Image: Giuliani Outreach
Robert F. Bukaty  /  AP
Republican presidential hopeful Rudy Giuliani, signs autographs at a restaurant in Errol, N.H., Friday, Nov. 2, 2007.
By
updated 11/5/2007 4:00:23 PM ET 2007-11-05T21:00:23

Rudy Giuliani, a GOP moderate on social issues, is quietly trying to sell himself to Iowa and New Hampshire voters as a conservative on fiscal and security matters with an under-the-radar campaign of direct mail and radio ads.

His fliers contend he "cut more taxes than any mayor in New York City history" and restored fiscal discipline to a city out of control. They say he "made families safer, putting criminals in jail." His radio spots echo those themes. Like his campaign speeches, his media pitches ignore his left-leaning stances on issues like abortion, gun control and gay rights.

Giuliani's roughly $5 million flurry of outreach activity in Iowa and New Hampshire over the past few months counters a belief among political insiders that he has given short shrift to those early voting states.

Indeed, he has shunned the broad-reach costly television ads typical of a front-running candidate. Rather, Giuliani has chosen quieter, relatively cheaper avenues to target voters more precisely in both states — conservatives who make up a large part of the GOP primary electorate and others his campaign has identified as likely to be persuaded to vote for him.

"He's running the pragmatic campaign," said Evan Tracey, president of TNS Media Intelligence/Campaign Media Analysis Group, which tracks political advertising. "He's being efficient, and I think he's doing the type of media right now that the campaign is comfortable with."

The reasons for his TV absence are twofold:

—He became a national figure following the 2001 terrorist attacks, leaving many people with a positive image of him and a sense that they know him. Thus, his campaign sees little reason to air the early television ads typically used to introduce a candidate to voters.

—He also must preserve his bank account to be able to compete against ultra-wealthy Mitt Romney, who already has sunk $17.5 million of his own money into his bid — including more than $10 million for TV ads — and has tens of millions of dollars more available to tap.

Image: Giuliani
Charles Dharapak  /  AP
Republican presidential hopeful Rudy Giuliani
That said, Giuliani's campaign has checked TV ad rates in several early voting states, including Iowa and New Hampshire — an indication that it's gearing up to buy airtime.

In the meantime, Giuliani has paid at least $4 million to a Texas-based direct mail company for at least a dozen mailers in Iowa and New Hampshire combined, while spending more than $500,000 for radio ads in both states as well as South Carolina.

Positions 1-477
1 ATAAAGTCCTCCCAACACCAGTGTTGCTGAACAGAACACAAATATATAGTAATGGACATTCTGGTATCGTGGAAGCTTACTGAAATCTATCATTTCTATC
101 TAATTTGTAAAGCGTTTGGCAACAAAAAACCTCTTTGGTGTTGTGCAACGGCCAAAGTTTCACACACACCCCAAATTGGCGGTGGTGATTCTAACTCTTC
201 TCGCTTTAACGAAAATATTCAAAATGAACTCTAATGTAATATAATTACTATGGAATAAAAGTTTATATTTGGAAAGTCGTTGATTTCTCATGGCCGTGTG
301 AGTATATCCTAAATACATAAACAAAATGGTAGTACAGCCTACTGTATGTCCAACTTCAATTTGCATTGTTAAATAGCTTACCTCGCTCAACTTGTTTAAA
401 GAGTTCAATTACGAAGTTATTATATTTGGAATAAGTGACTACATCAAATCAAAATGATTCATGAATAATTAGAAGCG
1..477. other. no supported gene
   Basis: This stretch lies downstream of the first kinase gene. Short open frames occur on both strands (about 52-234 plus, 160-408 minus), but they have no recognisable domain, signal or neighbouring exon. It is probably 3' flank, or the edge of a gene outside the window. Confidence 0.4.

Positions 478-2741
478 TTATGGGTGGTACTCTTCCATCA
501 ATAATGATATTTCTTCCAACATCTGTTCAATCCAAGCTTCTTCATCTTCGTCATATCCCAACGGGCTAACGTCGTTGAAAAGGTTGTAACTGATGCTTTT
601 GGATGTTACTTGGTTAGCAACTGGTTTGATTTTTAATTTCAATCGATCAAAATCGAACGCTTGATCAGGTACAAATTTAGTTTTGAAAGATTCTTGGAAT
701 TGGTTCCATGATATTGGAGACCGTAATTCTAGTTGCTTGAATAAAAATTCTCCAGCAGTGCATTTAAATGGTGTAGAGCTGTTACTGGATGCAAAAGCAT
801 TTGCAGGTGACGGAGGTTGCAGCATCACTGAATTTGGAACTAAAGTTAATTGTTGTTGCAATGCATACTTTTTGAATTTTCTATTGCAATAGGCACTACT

"No one is going to spend that kind of money if they're not serious about competing there. If they were going to write those states off, they wouldn't be spending a nickel there, they'd spend it somewhere else," said Christopher LaCivita, a Republican strategist unaffiliated with any presidential candidate. "If you're spending that kind of money, you're playing to win."


Giuliani's media approach has borne mixed results.

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He is locked in a race for second place behind the double-digit leading Romney in Iowa, a state where social conservatives dominate and where Giuliani was not expected to do well given his moderate views on such issues as abortion, gun control and gay rights.

In New Hampshire, Giuliani is in a close race for the lead after starting to close a gap with Romney, who led by wide margins over the summer.

Giuliani's aides still view Florida and delegate-rich states that hold contests on Feb. 5 as the most amenable territory. But the recent mail-and-radio effort reflects a recognition that Giuliani can't afford a series of losses before those states vote — and that he's making a play to do well in both Iowa and New Hampshire, if not win.

He has visited both states multiple times this year, but he has intensified his campaigning in New Hampshire over the past two weeks and was in the state Monday.

Compared with Iowa, aides believe his message has a better chance of resonating in New Hampshire because Republicans there aren't overly focused on social issues and Giuliani is a fellow Northeasterner.

Over the past few months, a glossy brochure was sent to Iowa and New Hampshire voters laying out Giuliani's so-called 12 commitments — broad policy positions that amount to "a promise to this generation and generations to come that we will keep the American dream alive."

On security issues, he pledges in one mailer: "I will end illegal immigration, secure our borders and identify every non-citizen in our nation." Another references Sept. 11, 2001, and includes this quote from him: "You face bullies, tyrants and terrorists with intelligence and strength, not weakness. This is going to be our challenge for this generation."

On government spending: "I have the strongest record of fiscal conservatism, and I developed this record in one of the least conservative cities in America.

The radio ads carry largely the same themes, and one other: He can beat Democratic front-runner Hillary Rodham Clinton.

An Iowa spot calls Giuliani the Democrats' "worst nightmare." Another in New Hampshire argues that he's "the Republican that Democrats just don't want to run against."

Copyright 2007 The Associated Press. All rights reserved. This material may not be published, broadcast, rewritten or redistributed.

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